Mel Gibson, Richard Gere, and Paul Newman were all considered to play Graham. Mann settled on Petersen after seeing his work on William Friedkin’s To Live and Die in L.A.. William apparently had a difficult time exorcising the character after production was complete. Funnily enough, Petersen got the Friedken gig after being recommended by fellow actor Gary Sinise, who didn’t get the part. Sinise later went on to front his own CSI spin-off, so it’s nice to see that William very likely returned the favor.
John Lithgow, Brian Dennehy, Mandy Patinkin, and William Friedkin were all considered for the role of Hannibal. Cox was seen after being recommended by Dennehy.
Actors Dan Butler and Frankie Faison appear in both this and other Hannibal films. Butler is “Jimmy Price” in Manhunter and “Roden” in The Silence of the Lambs. Frankie Faison, who is “Lt. Fisk” here, had the distinction of playing “Barney Matthews” in all three Hopkins-starring films. He managed to score roles in four of the five existing Hannibal Lecter films. Perhaps they can find a guest spot for him on NBC’s Hannibal to keep the tradition going?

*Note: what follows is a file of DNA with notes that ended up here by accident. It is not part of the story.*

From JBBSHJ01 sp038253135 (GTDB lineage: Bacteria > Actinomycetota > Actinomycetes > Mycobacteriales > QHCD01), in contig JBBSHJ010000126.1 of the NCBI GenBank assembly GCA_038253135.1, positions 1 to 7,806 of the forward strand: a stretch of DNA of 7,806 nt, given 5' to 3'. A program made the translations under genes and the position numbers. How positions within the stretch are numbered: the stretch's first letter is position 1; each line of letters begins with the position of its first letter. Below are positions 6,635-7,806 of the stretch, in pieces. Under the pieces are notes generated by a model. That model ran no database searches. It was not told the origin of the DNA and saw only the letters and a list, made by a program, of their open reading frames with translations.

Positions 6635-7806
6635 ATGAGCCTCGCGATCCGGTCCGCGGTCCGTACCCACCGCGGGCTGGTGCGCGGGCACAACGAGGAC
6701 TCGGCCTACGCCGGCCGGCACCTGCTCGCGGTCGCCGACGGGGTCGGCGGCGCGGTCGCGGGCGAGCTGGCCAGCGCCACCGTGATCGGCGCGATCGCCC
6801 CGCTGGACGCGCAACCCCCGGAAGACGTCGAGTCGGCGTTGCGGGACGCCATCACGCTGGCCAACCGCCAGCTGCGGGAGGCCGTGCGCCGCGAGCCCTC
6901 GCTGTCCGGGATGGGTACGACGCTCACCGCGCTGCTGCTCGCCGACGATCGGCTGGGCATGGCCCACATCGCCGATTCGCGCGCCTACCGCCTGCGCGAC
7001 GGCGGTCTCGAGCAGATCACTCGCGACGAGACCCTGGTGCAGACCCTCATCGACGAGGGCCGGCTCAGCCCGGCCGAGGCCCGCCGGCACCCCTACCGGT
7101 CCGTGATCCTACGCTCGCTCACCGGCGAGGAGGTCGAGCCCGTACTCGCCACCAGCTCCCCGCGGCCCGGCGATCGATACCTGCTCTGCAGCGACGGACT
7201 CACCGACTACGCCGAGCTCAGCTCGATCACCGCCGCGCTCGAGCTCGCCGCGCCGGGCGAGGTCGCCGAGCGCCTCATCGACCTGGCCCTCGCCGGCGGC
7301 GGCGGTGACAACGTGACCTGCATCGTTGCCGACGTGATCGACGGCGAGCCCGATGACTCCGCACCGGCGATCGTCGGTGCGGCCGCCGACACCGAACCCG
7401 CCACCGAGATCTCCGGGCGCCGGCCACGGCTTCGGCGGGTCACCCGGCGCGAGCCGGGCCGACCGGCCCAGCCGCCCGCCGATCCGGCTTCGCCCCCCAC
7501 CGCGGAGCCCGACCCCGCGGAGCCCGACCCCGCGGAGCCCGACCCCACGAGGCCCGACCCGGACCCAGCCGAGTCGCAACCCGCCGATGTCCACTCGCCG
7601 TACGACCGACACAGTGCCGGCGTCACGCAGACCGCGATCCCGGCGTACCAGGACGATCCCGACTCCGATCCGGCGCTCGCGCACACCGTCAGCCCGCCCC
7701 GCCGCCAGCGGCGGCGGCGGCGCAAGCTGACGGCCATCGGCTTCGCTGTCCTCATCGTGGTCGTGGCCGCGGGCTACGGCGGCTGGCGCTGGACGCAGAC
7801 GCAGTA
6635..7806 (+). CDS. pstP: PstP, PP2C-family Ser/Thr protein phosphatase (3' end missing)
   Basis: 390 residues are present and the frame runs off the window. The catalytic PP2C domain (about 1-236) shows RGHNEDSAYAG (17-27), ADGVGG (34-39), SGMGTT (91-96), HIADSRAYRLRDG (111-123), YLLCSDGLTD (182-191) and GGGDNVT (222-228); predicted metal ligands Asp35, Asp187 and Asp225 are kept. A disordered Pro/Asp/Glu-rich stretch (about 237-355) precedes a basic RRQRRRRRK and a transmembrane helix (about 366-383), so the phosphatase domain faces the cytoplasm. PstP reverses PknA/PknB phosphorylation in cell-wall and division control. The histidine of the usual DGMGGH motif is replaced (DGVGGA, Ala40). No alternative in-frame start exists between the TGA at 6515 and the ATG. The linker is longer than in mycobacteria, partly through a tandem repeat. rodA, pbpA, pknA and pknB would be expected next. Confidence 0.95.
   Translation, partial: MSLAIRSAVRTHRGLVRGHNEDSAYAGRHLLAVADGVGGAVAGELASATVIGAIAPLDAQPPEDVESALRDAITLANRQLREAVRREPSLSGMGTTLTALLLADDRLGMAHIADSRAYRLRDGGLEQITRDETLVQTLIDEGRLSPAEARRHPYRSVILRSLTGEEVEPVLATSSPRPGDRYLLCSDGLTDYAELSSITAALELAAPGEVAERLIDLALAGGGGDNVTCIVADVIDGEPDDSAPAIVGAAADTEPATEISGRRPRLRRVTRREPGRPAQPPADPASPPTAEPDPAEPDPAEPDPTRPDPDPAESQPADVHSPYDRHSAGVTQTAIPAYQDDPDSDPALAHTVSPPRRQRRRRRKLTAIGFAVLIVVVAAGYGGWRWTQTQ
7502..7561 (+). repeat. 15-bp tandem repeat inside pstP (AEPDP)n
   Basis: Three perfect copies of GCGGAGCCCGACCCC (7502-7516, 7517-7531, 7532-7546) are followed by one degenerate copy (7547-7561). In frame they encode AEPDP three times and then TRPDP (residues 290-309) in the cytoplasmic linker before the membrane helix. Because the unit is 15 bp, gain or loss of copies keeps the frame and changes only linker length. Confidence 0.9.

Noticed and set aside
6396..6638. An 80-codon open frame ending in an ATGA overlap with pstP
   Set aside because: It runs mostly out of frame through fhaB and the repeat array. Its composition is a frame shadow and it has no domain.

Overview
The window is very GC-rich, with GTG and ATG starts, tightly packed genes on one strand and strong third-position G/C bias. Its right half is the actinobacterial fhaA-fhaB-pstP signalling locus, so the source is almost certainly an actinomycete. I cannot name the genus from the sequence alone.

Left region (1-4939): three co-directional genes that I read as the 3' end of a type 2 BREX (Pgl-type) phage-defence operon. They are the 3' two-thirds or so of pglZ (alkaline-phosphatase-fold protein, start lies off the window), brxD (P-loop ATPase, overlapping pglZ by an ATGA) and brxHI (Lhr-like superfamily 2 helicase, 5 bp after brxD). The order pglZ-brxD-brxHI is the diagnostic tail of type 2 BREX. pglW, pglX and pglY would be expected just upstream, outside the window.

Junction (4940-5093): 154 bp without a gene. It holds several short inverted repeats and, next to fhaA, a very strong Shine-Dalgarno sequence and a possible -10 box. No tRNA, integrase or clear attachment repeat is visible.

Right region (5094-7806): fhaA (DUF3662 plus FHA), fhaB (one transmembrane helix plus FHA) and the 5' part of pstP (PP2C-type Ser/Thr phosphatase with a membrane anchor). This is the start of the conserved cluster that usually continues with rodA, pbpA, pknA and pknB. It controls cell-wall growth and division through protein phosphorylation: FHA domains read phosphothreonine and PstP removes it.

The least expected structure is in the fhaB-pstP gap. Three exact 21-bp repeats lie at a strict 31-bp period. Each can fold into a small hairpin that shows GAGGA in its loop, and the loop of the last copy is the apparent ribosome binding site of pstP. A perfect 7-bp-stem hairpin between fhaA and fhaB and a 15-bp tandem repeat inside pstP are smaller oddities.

Cinematic Soulmates: 10 To Midnight, Body Double, Drive, Kiss The Girls, Red Dragon, Seven, The Silence of the Lambs, and To Live and Die In L.A.. And in the realm of television: CSI: Crime Scene Investigation, Miami Vice, and Millennium.